Up North, part 2

If my first morning in Minnesota was the coldest, then my second was definitely the warmest. The high for the day was 20 F, 40 degrees above what I started birding in the day before.

A big highlight for me as a corvid lover was seeing all 5 species Sax-Zim Bog has to offer. They are the American Crow, Canada Jay, Common Raven, Blue Jay, and Black-billed Magpie. The magpie is not only my favorite bird ever, but is also the least common of the five at the bog. Living in Wisconsin, I had only seen them in Colorado and Utah on week-long trips. Needless to say, I was extremely excited to see this population, the farthest east of the species. The three I saw were at the northeast corner of the bog, chilling by the side of the road and flew up when I came around the corner. Even on a hazy, colorless day I think they’re beautiful, long tails behind them like the tail of a kite. It was a brief view, as they hung around in some trees for a minute before taking off for other locales, but it was a view of my favorite species nevertheless.

The Canada Jays remained cool, but they were no longer the coolest corvid of the trip.

I got my third and final lifer of the trip that day too with a male and female of a new species seen while driving. I made this a verbal sighting with “holy [expletive], those are White-winged Crossbills!” I like winter finches so much. That serendipitous sighting made up for the lack of Pine Grosbeaks and Common and Hoary Redpolls this winter. Pine Grosbeak and Hoary Redpoll would have been lifers for me, but I’ll have plenty of chances to get some more cool finches.

The highlight of my last day was my luck in seeing two flocks of Evening Grosbeaks: one of 6 birds, the other of 14 that flew overhead on the same road I saw the crossbills on the day before. Unlike my first morning at the bog, I got to see the female grosbeaks as well. They aren’t as colorful as the males, but they’re pretty in their own way.

females (close side of the feeder)

After going birding on snowshoes for the first time (a short checklist of a Black-capped Chickadee and a Northern Shrike) I headed back to Wisconsin, murder mystery on the ol’ stereo system and fun times had with the birds.

Up North, part 1

It’s now the second day of a four-day vacation, and my first full day in Minnesota. I drove up from Madison yesterday and did a lot of (car) birding along the way. Some fun birds on the drive were Rough-legged Hawks, Bald Eagles, Common Ravens, and a single Pileated Woodpecker. It took about six hours to get to northern Minnesota and I watched as the snow cover gradually went from patchy to deep. The temperature on my car thermometer dropped about 20 degrees between Madison and Hibbing.

I’m mostly here for Sax-Zim Bog, a large birding destination northwest of Duluth. It’s a different world with a slightly different set of species. One I still haven’t seen yet but am looking forward to is the Great Gray Owl. The only time I’ve seen this large, boreal bird is when an individual ended up in Middleton several years back. I’d like to see one that isn’t lost by a suburban brewery. Will one of the many conifers sport one on top like a Christmas tree angel tomorrow?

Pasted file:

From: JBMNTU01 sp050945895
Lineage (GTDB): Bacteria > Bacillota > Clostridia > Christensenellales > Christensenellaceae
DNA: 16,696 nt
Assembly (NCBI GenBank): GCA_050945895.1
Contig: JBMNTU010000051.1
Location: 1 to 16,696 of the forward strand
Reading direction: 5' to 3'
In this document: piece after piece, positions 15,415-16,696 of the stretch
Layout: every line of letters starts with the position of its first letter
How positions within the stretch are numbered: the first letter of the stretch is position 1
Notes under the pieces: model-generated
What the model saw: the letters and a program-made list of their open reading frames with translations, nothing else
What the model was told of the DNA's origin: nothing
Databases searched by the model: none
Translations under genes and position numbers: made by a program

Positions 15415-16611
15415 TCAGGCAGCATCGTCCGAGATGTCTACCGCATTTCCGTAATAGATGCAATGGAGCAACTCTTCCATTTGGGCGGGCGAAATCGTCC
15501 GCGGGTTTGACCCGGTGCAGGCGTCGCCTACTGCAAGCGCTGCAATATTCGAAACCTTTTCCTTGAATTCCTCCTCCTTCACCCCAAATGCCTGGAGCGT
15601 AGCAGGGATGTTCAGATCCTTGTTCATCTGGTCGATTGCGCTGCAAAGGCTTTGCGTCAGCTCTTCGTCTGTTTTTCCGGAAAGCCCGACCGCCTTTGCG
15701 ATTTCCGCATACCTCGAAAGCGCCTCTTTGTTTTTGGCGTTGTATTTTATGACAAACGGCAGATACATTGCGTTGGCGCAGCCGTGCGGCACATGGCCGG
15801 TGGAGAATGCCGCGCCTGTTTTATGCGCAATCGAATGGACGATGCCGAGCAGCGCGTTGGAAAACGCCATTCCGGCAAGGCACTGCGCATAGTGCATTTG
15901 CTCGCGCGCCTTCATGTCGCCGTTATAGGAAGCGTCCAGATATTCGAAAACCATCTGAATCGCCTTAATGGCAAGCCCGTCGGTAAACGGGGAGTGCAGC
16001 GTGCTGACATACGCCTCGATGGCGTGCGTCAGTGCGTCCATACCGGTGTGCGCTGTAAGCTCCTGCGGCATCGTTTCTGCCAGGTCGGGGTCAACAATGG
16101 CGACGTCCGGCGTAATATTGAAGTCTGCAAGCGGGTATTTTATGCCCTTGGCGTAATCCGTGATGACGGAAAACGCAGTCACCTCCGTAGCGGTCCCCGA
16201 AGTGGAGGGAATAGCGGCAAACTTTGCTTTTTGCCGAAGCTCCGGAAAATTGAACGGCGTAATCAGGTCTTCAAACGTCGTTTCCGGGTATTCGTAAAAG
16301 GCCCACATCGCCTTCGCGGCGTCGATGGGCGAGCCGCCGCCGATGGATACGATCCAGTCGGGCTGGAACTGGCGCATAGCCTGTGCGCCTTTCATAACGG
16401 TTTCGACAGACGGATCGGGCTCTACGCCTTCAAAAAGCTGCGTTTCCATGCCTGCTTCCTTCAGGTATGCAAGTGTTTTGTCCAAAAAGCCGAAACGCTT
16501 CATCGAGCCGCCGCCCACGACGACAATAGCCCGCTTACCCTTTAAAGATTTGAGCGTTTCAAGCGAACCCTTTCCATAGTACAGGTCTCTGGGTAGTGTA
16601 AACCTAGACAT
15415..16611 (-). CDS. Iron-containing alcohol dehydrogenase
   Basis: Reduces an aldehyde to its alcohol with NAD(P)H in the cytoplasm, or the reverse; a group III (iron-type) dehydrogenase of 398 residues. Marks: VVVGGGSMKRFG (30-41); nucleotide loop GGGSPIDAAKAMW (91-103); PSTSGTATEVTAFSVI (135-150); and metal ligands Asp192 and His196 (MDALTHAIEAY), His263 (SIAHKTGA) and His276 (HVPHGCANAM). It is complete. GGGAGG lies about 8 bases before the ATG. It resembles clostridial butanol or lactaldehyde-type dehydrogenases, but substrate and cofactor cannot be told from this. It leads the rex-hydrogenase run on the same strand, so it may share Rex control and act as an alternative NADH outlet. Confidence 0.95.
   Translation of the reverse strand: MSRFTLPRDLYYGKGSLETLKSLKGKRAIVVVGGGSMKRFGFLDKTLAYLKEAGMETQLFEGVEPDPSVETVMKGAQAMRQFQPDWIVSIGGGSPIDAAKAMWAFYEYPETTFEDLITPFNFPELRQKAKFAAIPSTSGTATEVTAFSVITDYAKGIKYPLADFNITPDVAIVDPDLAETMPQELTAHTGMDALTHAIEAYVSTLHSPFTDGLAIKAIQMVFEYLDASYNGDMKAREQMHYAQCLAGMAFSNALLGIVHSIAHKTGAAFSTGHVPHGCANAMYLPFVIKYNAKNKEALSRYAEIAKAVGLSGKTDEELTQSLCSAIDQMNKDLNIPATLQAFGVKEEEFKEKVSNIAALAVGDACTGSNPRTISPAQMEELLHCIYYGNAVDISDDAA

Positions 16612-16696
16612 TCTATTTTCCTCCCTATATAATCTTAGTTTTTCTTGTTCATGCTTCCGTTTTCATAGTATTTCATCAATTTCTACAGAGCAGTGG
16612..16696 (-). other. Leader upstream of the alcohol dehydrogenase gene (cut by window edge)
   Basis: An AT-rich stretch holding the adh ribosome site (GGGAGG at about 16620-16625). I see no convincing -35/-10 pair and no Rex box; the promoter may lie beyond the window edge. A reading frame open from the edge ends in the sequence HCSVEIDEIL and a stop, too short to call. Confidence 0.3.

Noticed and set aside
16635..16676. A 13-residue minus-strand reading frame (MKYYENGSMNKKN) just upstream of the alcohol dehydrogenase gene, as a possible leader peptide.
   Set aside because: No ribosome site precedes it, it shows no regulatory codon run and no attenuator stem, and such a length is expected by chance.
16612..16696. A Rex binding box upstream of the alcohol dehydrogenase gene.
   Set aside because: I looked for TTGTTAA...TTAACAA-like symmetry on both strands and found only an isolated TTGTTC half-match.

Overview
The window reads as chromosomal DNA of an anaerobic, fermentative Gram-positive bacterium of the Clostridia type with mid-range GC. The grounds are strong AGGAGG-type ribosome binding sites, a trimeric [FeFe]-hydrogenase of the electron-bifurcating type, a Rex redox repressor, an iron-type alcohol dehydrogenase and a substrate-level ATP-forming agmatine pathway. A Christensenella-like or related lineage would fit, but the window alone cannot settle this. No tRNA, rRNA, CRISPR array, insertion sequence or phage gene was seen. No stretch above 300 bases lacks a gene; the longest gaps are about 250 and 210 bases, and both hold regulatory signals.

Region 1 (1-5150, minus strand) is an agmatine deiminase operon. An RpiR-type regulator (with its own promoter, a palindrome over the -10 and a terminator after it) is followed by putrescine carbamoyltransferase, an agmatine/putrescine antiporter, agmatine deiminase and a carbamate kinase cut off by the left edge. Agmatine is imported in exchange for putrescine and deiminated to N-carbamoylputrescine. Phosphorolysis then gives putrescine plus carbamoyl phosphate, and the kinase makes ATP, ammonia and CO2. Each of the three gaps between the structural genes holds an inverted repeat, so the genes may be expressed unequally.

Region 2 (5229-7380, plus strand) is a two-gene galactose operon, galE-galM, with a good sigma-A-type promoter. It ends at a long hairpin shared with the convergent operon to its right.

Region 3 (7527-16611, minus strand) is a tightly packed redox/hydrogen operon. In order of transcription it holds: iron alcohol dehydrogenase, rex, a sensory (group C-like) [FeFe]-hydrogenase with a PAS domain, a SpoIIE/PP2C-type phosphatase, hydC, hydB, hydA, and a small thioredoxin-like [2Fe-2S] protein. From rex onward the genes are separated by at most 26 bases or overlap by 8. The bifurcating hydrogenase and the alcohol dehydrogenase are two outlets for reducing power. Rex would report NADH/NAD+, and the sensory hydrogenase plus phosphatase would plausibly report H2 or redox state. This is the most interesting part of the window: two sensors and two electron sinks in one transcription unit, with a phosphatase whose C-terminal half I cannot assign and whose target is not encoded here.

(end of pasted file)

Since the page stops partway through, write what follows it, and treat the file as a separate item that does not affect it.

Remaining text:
Was that cheesy language?

One of my life birds today was the deliciously yellow Evening Grosbeak (ironically easier to see during the morning). I arrived at one of the many local feeding stations and hung out for several minutes, hoping something more uniquely northern would show up. The wait paid off as two Evening Grosbeaks stopped by for a few minutes. I always thought the yellow would be their most noticeable color, but the white on their wings really popped out. I thought this was especially apparent when one fluttered over a platform feeder with his back to me. I have a video below of them on a feeder. The distortion is from the cold air- it was about zero degrees Fahrenheit when I shot this video!

He spin.

My second lifer was a Northern Hawk-owl several miles away. I wanted to see one of them so bad but didn’t have any luck until I saw another car pulled off on the side of the road. Bingo! My fellow birder told me to look at the top of a spruce. Talk about a northern species: its range barely dips into the US! I feel so lucky to have seen one.

S/he distant.
Northern Hawk-owl

My favorite bird so far isn’t a lifer though. I’d seen Canada Jays a handful of times before, back when they went by Gray Jay, but they’d never made much of an impression on me. That has changed, due in part to their abundance here. I’m getting to see all their quirky and cute behavior and they might actually be my new favorite bird.

Imagine you’re walking through a spruce forest as the shadows grow long. You hear a sound. Or do you? You pause for a moment. Yep, there’s definitely something there. It’s a tiny squeaking noise. What’s making it are two plump birds flying your way. They continue to make these quiet sounds even as they’re just yards away from you. It’s like they’re trying to have a hushed conversation but you can hear anyway. All this from a family of birds that normally caw or shriek (Steller’s Jays are some of the loudest birds I’ve met). But Canada Jays are typically quieter and they’re cuter than any bird their size has any business being. I almost feel like we don’t deserve them. For the past few days, I feel like I’ve been basking in jay cuteness. Just check out the one below:

Top contender for the cutest pic I’ve ever taken.

I also have to admit the squirrels are cute too. Here’s a video I shot during a period when the birding was slow:

Gah. Too cute.

Anyway, those were my favorite parts of these first few days. I’m only halfway done with this mini vacation, so I’m excited to see what the next few days bring.